Rail operator Stagecoach has been shunted into a siding amid the emergence of another calamity for Transport Secretary Chris ‘failing’ Grayling courtesy of the latest round of rail franchising.
The worst secretary of state in British political history has been forced to further delay the award of the South Eastern franchise, while at the same time blocking Stagecoach from bidding for three of them in the wake of a fierce row over pensions.
Stagecoach runs rail services singly and through its near 50 per cent stake in Virgin Trains, but the decision by Grayling’s Department for Transport has raised questions over whether it will be in the business for very much longer.
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At issue is the funding shortfall in the Railways Pension Scheme. The Pensions Regulator thinks that up to £6bn may be needed to plug it.
The government wants the rail companies to pony up, and there’s a certain logic to its position. If you’re running a privatised industry you should take on the risks inherent in doing so.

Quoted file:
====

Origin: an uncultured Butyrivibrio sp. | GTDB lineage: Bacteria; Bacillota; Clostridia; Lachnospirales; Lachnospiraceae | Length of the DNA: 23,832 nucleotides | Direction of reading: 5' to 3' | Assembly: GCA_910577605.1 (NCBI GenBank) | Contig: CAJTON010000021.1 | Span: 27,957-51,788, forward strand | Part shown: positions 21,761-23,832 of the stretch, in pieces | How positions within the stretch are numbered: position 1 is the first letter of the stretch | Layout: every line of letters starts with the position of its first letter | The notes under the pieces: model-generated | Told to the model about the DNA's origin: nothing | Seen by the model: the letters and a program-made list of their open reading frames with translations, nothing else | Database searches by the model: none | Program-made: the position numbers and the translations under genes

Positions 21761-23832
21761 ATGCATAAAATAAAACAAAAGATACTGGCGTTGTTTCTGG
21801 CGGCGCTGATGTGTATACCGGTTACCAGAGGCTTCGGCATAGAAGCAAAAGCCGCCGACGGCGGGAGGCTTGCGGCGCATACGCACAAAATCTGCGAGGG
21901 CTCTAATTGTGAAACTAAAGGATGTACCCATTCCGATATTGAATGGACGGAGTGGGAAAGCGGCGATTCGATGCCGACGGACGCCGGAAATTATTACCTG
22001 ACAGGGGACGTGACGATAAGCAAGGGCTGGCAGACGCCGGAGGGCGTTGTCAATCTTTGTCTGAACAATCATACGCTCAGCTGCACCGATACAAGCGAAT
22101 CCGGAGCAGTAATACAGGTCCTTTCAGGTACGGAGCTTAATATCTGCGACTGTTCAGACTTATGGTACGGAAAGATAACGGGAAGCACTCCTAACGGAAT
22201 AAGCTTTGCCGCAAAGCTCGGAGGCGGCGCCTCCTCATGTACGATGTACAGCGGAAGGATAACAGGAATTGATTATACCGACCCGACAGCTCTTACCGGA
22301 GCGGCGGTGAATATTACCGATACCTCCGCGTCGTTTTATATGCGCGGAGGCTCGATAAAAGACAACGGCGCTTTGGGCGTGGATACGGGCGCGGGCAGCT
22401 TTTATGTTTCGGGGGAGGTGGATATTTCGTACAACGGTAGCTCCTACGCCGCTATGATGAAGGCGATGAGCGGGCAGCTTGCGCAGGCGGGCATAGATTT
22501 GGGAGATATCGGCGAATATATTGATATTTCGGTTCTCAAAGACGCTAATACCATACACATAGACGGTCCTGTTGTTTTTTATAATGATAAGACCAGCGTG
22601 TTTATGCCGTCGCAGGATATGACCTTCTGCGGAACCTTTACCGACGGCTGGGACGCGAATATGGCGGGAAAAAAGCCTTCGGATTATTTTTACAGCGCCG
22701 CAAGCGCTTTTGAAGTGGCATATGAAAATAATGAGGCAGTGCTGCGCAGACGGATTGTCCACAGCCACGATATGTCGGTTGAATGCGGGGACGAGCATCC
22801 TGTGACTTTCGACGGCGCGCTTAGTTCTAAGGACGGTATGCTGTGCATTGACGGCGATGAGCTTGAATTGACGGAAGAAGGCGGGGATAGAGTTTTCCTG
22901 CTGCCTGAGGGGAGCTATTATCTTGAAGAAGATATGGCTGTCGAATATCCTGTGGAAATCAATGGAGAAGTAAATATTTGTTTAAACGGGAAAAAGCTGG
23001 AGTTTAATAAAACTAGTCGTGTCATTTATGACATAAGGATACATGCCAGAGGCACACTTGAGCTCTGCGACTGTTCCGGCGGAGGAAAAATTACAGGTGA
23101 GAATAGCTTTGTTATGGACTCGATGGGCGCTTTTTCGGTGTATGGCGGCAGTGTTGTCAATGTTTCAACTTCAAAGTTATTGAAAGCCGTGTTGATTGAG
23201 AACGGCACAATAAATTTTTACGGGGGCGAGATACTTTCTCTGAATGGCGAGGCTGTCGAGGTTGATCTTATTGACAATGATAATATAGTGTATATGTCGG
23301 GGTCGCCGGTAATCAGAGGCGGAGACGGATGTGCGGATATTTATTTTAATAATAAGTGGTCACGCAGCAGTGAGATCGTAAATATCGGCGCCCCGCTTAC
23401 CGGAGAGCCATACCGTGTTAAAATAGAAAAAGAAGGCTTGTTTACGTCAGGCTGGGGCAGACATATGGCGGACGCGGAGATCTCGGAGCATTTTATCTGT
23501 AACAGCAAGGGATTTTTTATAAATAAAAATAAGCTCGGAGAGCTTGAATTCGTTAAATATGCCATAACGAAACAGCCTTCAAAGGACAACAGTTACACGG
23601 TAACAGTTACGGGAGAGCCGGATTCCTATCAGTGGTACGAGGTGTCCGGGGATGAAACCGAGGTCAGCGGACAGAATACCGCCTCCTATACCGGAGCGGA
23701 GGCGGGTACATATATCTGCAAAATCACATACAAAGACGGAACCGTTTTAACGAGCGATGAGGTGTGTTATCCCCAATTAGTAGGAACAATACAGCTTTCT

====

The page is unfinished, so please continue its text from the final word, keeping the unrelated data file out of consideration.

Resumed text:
The rail companies, whose model has long been based on having their cake and eating it, disagree. There is a certain logic to their position too. They point out that they can’t possibly hope to manage long term financial risks over which they have no control while running (relatively) short term franchises.
The debate is both complex and technical, as they often are when it comes to pensions, and none of those involved in it are entirely in the right, including the regulator.
It’s much less important than the fact that it once again brutally exposes the flaws inherent in the rail franchising system, a dead horse that successive governments have been flogging for far too long.
There are two ways you can attack that issue, which is currently the subject of an independent review being led by Keith Williams. You can institute reforms that keep privatisation more or less intact and hope the system works better under them. This what people like Stagecoach boss Martin Griffiths would like to see happen.
Alternatively, you could simply accept that privatising the real industry was a mistake that has failed passengers, workers and taxpayers, and scrap it.
There are wise old sages who would at this point seek to remind us that British Rail didn’t exactly deliver an efficient and well run service when it was in charge.
But it’s also worth remembering what happened when the East Coast Mainline found itself back in government hands.
The results were actually quite positive. The temporarily nationalised franchise even started to return money to the taxpayer. Only a failed dogma led to its return to the private sector.